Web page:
Overview of 24 February 2012 Severe Storms
During the mid-morning hours of 24 February 2012, a line of severe thunderstorms suddenly erupted along a fast moving cold front as it began to move across southeastern Mississippi and into southwestern Alabama. Some of these thunderstorms became severe locally, and one of those, produced straight-line wind damage that heavily damaged the roof of Harper Headstart School near Jackson, Alabama. Warning forecasters were able to provide 12 minutes of lead time before the severe thunderstorm struck. Students were able to take proper action to protect themselves upon timely receipt of the warning by school administrators. Metal fencing surrounding the structure was flattened and the school also lost electrical power due to a transformer catching on fire. Winds were estimated as high as 90 mph in association with this severe thunderstorm. Scattered reports of straight-line wind damage and severe hail occurred elsewhere in association with this event to include: (1) Dog Brown Road in northeastern Greene County, MS and (2) along I-65 and other portions of Butler and Crenshaw counties in Alabama. Figure 1 shows damage reports on a national scale (courtesy NWS Storm Prediction Center) while Figure 2 shows damage reports and warnings issued regionally (courtesy Iowa State). No tornadoes occurred in association with this event.
Although not shown, the atmosphere on that day was characterized by adequate instability and vertical wind shear to support severe thunderstorm formation. Figure 3 shows a large scale depiction of surface conditions valid at 6 AM CST – prior to the formation of the line of thunderstorms. Figures 4a-c show cold front locations every three hours at 6 AM-, 9 AM and Noon CST, respectively. Note the warm moist air ahead of the cold front and the cooler and much drier air behind it. As one can see in the image series, the cold front moved quickly and the surge that occurred between 9 AM and Noon CST was most closely located with where the line of thunderstorms formed and also where stronger cells along the line produced severe weather (see the inset in Fig. 4b). An hourly radar reflectivity time series from the event beginning to end is shown in Figures 5a-f. Note that Figure 5c matches the same image of the location of the cold front shown in Figure 4b.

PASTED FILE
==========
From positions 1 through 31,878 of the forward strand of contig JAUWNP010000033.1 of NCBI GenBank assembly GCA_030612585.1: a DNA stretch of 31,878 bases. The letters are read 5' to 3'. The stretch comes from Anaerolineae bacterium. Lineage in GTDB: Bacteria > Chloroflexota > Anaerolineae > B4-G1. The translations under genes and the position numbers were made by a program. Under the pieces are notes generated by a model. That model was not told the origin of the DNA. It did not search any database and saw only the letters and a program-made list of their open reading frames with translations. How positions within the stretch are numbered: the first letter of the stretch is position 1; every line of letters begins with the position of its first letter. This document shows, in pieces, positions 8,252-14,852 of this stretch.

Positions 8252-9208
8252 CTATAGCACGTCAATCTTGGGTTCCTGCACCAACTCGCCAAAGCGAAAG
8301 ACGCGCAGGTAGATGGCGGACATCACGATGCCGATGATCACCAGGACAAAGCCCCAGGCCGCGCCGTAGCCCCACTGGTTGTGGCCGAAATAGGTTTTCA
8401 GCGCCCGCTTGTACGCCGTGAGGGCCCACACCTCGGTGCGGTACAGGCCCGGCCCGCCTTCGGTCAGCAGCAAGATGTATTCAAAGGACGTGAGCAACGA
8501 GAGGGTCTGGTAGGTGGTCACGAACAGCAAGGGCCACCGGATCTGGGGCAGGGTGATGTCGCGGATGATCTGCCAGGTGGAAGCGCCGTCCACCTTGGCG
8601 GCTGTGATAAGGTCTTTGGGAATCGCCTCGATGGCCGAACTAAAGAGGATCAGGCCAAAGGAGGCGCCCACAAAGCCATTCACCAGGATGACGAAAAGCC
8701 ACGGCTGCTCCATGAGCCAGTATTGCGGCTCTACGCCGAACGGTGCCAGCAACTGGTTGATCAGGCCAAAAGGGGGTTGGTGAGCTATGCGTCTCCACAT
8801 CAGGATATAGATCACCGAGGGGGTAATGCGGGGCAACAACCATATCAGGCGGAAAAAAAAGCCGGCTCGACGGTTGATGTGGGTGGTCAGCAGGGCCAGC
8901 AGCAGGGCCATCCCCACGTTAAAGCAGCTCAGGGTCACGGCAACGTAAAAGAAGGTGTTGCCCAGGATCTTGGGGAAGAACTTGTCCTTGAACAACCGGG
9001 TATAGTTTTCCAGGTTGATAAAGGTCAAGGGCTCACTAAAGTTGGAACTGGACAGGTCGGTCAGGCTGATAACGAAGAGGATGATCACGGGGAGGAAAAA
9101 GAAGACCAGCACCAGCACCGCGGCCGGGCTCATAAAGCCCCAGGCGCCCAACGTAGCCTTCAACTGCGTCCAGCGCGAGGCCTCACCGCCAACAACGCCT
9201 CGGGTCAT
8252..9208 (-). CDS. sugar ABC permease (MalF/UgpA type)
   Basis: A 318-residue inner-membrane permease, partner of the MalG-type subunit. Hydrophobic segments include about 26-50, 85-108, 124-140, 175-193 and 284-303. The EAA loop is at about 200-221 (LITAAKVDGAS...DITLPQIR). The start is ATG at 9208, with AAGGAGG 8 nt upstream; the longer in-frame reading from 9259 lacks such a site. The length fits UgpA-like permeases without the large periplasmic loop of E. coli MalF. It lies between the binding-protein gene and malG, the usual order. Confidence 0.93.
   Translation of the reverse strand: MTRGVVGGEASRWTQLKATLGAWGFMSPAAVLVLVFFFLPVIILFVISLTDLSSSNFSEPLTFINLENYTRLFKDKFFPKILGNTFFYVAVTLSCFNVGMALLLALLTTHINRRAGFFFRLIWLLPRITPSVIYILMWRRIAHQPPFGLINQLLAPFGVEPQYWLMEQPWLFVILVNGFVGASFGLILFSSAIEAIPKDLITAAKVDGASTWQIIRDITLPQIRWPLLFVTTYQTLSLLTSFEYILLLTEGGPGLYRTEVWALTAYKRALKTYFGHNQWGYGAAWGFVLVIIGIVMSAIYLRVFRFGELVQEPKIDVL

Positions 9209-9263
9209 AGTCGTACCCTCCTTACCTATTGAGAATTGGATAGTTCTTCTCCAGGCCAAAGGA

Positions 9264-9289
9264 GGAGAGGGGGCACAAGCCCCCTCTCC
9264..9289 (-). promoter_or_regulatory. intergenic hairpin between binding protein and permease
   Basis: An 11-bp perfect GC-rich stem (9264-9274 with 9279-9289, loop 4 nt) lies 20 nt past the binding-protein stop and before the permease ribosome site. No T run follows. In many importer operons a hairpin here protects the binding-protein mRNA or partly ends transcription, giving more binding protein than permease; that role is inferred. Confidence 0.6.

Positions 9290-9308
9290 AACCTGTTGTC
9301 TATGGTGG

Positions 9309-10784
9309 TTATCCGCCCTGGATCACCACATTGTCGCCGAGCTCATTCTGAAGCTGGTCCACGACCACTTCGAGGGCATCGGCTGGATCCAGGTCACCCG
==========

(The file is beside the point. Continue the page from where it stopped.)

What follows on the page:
Figure 6a-b shows radar reflectivity (leftmost image) and base velocity (rightmost image). One case see dry air punching downward whose leading edge is marked by the dashed black line and the arrow. The damaging 90 mph winds were punching into the rear of the severe thunderstorm as it moved off to the east. Although not shown, radar reflectivity data above this elevation show a clear cut “doughnut hole” from ~4500-16,000 feet AGL with higher velocities in the middle.
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The NWS in Mobile, AL began mentioning the possibility of this event two days in advance in their Graphicasts and Hazardous Weather Outlook Products. About 36 hours before the event, forecasters began to slow down the event occurrence, or, push it later in time as it became clear the upper system would move farther north and the southeastward progression of the low level cold front would be halted (i.e., actually pushing it into 6 AM to Noon time frame versus the midnight to 6 AM time frame). The later passage of the cold front allowed for more instability to be present during the daylight hours when it moved through. The average lead time for all warned severe thunderstorms was about 26 minutes with a 12 minute lead time for the Harper Headstart severe thunderstorm in Jackson, Alabama. The NWS in Mobile, AL continued sending special updates via email and conducted two Special Webinars with its Emergency Managers two days prior to the event, alerting them to the fact that severe thunderstorms were possible. No tornadoes occurred in association with this event.
This web page was produced by Jeffrey Medlin (Science and Operations Officer) and Ray Ball (Information Technology Officer).